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Understanding an integral rule.

  1. Jul 22, 2015 #1
    Hi I'm tying to understand notations in Integration, and would really appreciate some help making sure that my understanding is right.

    My books writes

    Let u and v be functions of x whose domains are an open interval I, and suppose du and dv exist for every x in I.

    Then it defines

    1) ∫(du)= u + C
    2) ∫(c*du) = c*∫(du)

    3) ∫(cos(u)du = sin u +C

    Now i do understand the first 2, but I want to make sure i understand the 3rd rule.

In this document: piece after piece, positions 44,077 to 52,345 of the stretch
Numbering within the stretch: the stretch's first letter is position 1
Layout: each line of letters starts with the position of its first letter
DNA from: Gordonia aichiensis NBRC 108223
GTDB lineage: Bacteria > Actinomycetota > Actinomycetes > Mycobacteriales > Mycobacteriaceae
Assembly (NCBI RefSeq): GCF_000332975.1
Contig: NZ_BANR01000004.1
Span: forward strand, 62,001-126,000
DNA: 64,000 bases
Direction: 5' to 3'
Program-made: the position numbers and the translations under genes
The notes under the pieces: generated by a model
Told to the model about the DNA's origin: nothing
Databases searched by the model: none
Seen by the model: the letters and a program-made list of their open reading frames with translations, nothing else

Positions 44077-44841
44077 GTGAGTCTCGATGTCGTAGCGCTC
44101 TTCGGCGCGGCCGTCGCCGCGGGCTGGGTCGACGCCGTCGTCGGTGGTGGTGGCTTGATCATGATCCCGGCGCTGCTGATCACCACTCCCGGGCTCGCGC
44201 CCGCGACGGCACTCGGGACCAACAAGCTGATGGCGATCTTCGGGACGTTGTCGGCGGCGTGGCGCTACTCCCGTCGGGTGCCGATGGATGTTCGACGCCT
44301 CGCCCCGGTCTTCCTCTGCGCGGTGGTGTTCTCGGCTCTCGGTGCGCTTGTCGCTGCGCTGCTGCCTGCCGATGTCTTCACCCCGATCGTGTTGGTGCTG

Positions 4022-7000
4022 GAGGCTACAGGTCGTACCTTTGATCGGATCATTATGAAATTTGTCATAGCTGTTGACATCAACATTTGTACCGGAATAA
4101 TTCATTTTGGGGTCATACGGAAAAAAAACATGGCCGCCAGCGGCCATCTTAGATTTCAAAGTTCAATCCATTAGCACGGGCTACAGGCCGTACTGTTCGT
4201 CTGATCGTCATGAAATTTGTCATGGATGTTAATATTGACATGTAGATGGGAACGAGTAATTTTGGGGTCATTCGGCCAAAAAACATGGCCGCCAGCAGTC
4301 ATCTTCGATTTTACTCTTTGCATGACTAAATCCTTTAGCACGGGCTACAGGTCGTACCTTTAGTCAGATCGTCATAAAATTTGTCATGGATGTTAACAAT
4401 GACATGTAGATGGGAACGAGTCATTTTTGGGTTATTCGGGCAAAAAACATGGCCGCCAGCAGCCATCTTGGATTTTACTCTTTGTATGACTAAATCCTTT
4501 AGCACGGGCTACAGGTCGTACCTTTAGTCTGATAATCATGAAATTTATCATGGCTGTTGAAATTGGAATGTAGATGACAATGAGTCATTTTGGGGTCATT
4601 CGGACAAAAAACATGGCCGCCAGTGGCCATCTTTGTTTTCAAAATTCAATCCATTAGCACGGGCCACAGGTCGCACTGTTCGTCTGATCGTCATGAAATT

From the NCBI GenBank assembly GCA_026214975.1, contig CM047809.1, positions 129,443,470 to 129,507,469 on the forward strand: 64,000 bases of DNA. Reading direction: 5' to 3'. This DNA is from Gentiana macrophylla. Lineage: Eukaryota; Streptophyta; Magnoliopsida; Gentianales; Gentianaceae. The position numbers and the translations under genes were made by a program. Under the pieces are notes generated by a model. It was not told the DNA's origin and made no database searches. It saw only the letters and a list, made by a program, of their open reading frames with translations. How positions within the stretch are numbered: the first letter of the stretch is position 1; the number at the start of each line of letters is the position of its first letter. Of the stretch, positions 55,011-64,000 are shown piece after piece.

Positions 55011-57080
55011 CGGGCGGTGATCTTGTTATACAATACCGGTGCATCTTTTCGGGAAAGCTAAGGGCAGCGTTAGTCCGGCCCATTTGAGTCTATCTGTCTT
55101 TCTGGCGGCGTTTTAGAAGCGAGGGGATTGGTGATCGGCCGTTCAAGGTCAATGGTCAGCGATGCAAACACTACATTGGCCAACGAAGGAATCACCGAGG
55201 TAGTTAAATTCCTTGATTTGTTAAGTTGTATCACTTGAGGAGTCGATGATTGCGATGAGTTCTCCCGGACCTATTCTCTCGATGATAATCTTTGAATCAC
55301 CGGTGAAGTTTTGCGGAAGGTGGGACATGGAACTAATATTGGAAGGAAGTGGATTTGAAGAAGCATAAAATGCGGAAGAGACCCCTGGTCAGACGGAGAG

If u is a function of x with the equation u(x)=x^2

    Then the derivative
    du/dx= 2x

    The differential

    Now if it's true that du=u'(x)dx
    Then it does make sense that ∫du =u+C because ∫du=∫u'(x)*dx and the integral of the derivative if u is u.

    But if u=x^2

    Then ∫(cos(x^2)*du = ∫(cos(x^2)*(2x)dx and this is = sin(x^2) + C as the statement above says.
    because the derivative of sin(x^2) = cos(x^2)*(2x).

    Is this the right interpretation?
    Last edited: Jul 22, 2015
  2. jcsd
  3. Jul 22, 2015 #2
    why is ∫(cos(x^2)*(2x)dx not equal to sin(x^2) + C? you said in the line below it that
    which is exactly what appears under the integral sign.
  4. Jul 22, 2015 #3
    Oh forgive me, that NOT was a BIG mistake ;)
    You are right, it is e equal to it.
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